Learn, then Do, then Teach

Sharing is a great way to help others as well as helping yourself.

The progression to follow is actually quite simple, learn then do, then teach.

First a person would learn how to do something (sometimes by trial and error and other times through more formal education) and then, once they learn how to do it, they proceed to do it. This could be a case of a soccer player having been taught by a coach to how to shoot or it could be an HR employee learning how to process applications.

The next step is for them to apply what they have learned. Examples would be the soccer player shooting when the opportunity arises in a game or the HR person processing applications.

Unfortunately, this is as far as many organizations ever go.

The next step is to share this knowledge with others. In this case, sharing would be teaching someone else how to shoot or what to do as applications arrive.

Not only does this type of sharing/teaching help others but it’s also is a great way for the new teacher to get a better understanding of the process. A month ago, I was representing a company in a meeting where an organization was making a presentation regarding the services they offered. Rather than having the VP make the whole presentation, they had part of the presentation done by a relatively new employee who was making his first presentation. While he did an excellent job with his presentation, a more experienced person might have been more polished. However, this was part of his education process and will help make him a better employee. For a soccer player who has learned how to shoot and is able to shoot in a game, the next step might be to help coach younger players on shooting. Not only does this help the younger players (the sharing) but it also will make the older player think more about the technique which will eventually make them a better player.

Create opportunities to learn, then do, then teach and you are others will continue to grow

Have a great day!

Lawrence

Plan then Act then Evaluate

One of the things people are regularly being encouraged to do is “take action”.

While there is no doubt that some people have to step and up and, as NIKE would say ‘Just Do It!’, to be successful, it takes much more than this.

Before ‘taking action’, you would want to plan. Those who plan before taking action (without over planning which can result in analysis paralysis) are most likely going to be more successful than those who simply take action.

The next step after planning and then taking action is to evaluate. The evaluation stage allows you to learn from what you have done, whether it’s how to repeat and build upon what you have done well or to correct what didn’t work. If you do not incorporate the evaluation stage, you will not grow since you will not be learning from previous experiences.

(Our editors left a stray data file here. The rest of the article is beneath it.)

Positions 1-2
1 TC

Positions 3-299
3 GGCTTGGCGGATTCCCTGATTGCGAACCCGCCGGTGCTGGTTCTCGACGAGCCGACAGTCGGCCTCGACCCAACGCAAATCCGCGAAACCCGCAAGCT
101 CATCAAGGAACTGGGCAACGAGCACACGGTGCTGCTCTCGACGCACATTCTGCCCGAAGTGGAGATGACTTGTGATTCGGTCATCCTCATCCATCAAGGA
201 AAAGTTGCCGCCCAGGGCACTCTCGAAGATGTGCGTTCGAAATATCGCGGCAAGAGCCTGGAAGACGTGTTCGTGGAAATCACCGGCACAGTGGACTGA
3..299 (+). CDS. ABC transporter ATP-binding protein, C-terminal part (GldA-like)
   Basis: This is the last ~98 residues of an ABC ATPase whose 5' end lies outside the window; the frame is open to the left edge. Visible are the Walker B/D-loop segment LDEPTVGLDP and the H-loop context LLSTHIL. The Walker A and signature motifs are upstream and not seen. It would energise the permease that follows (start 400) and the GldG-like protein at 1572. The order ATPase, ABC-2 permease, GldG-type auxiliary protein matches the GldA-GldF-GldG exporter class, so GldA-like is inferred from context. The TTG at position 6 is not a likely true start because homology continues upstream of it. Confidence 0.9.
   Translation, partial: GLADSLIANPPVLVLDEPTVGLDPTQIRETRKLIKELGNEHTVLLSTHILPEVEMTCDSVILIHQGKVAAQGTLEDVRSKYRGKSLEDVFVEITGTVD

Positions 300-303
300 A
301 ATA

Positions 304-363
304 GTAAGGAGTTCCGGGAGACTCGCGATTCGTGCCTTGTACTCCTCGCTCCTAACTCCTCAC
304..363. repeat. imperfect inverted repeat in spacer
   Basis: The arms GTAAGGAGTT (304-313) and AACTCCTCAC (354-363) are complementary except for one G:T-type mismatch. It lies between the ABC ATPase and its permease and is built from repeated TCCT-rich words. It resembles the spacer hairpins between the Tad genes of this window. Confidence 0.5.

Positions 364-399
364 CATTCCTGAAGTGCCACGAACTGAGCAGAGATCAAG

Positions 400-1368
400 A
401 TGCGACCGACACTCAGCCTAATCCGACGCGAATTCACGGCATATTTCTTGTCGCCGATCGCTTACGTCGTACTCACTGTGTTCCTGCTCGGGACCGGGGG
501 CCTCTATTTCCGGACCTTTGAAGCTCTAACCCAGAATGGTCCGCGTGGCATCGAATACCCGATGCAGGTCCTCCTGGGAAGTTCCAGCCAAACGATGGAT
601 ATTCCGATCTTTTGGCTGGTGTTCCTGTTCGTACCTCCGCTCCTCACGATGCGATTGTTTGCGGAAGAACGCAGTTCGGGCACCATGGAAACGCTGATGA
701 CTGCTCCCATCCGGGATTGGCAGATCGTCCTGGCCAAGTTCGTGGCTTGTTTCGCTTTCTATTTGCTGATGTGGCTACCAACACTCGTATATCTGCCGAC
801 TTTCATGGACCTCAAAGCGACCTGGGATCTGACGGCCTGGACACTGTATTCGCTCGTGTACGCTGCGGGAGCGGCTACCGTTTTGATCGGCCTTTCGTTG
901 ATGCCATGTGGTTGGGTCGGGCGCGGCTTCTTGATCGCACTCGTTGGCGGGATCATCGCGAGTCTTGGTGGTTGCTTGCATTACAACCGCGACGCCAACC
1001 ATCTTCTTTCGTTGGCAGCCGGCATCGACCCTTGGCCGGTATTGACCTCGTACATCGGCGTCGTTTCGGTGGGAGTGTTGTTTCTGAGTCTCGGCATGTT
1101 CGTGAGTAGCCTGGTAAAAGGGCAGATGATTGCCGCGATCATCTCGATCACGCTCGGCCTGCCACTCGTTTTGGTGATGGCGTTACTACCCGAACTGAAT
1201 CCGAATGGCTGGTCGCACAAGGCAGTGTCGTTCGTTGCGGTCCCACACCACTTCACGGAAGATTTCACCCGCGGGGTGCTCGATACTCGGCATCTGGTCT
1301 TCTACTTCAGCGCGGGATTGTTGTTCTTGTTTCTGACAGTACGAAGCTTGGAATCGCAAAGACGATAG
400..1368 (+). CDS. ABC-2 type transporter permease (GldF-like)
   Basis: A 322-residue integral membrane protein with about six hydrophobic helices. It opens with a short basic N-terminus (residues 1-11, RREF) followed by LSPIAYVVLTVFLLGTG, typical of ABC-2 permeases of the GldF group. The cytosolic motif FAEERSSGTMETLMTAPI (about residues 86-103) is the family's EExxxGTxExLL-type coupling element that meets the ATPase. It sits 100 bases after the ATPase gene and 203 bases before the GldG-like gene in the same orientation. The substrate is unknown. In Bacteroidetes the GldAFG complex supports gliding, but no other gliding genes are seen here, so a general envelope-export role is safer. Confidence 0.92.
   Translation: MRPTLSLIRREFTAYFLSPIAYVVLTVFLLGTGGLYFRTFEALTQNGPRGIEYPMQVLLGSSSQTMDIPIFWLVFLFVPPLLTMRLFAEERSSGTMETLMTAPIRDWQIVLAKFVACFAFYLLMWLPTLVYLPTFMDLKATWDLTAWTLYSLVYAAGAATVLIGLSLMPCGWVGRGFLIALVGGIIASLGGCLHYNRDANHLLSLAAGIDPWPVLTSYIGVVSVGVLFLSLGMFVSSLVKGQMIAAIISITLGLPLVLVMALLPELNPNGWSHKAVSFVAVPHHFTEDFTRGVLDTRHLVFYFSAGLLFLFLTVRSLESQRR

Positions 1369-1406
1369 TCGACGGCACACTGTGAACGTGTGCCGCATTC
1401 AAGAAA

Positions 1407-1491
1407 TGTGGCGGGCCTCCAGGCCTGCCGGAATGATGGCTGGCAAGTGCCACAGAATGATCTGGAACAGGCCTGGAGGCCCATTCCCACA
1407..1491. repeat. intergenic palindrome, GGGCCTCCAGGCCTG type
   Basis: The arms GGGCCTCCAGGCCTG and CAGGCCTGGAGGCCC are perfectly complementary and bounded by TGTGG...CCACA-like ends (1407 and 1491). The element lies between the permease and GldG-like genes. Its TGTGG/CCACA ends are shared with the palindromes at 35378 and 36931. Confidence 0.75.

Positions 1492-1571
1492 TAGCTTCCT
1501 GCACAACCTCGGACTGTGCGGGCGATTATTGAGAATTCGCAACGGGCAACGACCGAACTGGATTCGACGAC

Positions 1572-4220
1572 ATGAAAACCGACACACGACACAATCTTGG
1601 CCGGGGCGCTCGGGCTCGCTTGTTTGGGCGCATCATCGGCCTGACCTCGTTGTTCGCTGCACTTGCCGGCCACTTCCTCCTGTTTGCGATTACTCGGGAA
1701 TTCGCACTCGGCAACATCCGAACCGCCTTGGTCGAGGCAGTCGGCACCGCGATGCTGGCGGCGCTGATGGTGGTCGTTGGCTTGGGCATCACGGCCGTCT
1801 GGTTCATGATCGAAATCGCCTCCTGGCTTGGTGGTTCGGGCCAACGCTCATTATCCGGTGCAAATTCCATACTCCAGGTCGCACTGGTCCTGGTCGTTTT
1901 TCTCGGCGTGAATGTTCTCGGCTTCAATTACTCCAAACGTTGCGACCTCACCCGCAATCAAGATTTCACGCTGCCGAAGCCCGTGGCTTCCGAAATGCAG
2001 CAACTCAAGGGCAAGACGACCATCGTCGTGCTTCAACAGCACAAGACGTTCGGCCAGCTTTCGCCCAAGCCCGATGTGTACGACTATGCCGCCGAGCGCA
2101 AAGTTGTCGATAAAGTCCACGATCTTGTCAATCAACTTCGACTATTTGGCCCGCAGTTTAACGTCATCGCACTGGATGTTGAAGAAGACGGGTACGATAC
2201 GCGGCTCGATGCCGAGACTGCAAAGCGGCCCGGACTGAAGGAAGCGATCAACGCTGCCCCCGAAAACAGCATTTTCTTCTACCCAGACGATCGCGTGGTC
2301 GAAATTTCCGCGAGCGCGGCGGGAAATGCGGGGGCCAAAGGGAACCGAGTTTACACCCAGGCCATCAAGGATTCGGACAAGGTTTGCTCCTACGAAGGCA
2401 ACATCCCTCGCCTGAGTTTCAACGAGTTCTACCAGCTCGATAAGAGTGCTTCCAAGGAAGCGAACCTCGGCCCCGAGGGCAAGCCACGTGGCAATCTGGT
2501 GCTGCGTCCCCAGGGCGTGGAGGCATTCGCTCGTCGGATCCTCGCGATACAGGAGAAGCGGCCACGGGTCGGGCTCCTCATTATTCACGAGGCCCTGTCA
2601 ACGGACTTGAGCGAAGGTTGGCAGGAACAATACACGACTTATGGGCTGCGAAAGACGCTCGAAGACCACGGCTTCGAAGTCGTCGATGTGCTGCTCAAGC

The people who use all three phases frequently do it in a linear way:

Plan then Act then Evaluate.

However, it’s important to think of this as more of a circular process where you:

Plan then Act then Evaluate then Plan then Act then Evaluate etc

Your planning should be based on previous evaluation so this is a constantly evolving process rather than simply a linear one.

Learn from previous actions, plan to improve on future actions and continue to grow as a person!

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Have a great day!

Lawrence

Ask Why

One of the things I tell people when I start coaching them is if I tell them to do something and they don’t know why, they need to ask.

Anybody can do things the right way for a short time but if they don’t know whey they are doing it that way, they haven’t actually learned anything and will inevitably deviate from that way at some point because they don’t know why they are doing it that way anyway.

Learning takes place not when the person does it the right way but rather when they know why they are doing it that way and what make it the right way.

In school, some people will memorize answers to questions, take a test, get an “A” and never learn a thing. It’s the people who actually understand the how the answer was arrived at (in other words, they not only know the answer but they also know the reason for the answer), who have actually learned. The difference between the people who memorized the answer and the people who actually learned the reason why is the people who learned the reason why will be able to do it the correct way over and over again, even when minor variables changed. The people who just memorized the answer wont get any further than that one day.

If you are taught something and you just do it and don’t take the time to ask why, it’s your fault you aren’t growing as a person.

There are still many people who think an adequate answer to “why” is “because I said so”. While the people who respond this way think it’s their way of showing authority, the reality is, in most cases, it shows a lack of knowledge. When someone says “because I said so” I hear “I don’t know so will pretend instead”.

If I tell someone to do something and they ask me the reason behind it, I see this as a learning opportunity for them. The exception is if they are asking “why?” as a stalling technique (meaning rather than doing something, they simply keep asking why, similar to what a little kid might do), if they do this, then I will take a harder stand and simply insist they do the task.

On the rare occasions I ask someone to do something, they ask me why and I can’t explain, I will step back and reexamine why I asked and frequently, will change the request.

The other exception to this (besides the stalling) is that occasionally, I will ask someone to do something and once they do it, it will become evident the reason why they did it. In cases like that, I will explain that they will understand shortly and if, after doing the task, they still don’t understand, I will then explain in full.

Asking why is a great way to learn and not doing so will result in many lost opportunities.

Have a great day!

Lawrence

Proximics and Spatial Relations

When you meet with people do you ever take into consideration the layout of the room you are meeting in? For example, do you look to see if there are barriers to effective communications which, while not always intentional, can greatly reduce the effectiveness of the meeting?

A simple example is when there is a meeting between representatives of two companies in a room and they sit across the table from each other. The table in between the two sides represents a barrier from effective communication as one side (or both) will feel the other side needs the big table as protection. While this isn’t always a conscious thought, subconsciously, this barrier can make any compromise difficult, if not impossible.

If someone comes into your office to meet and you are sitting in a plush chair behind your desk and the visitor is sitting in a vastly inferior chair on the other side of your desk, this sends a strong message. Instead of meeting in this environment, if at all possible, situate your office in a way so you can meet with people on the same level, sitting on comparable chairs with nothing in between.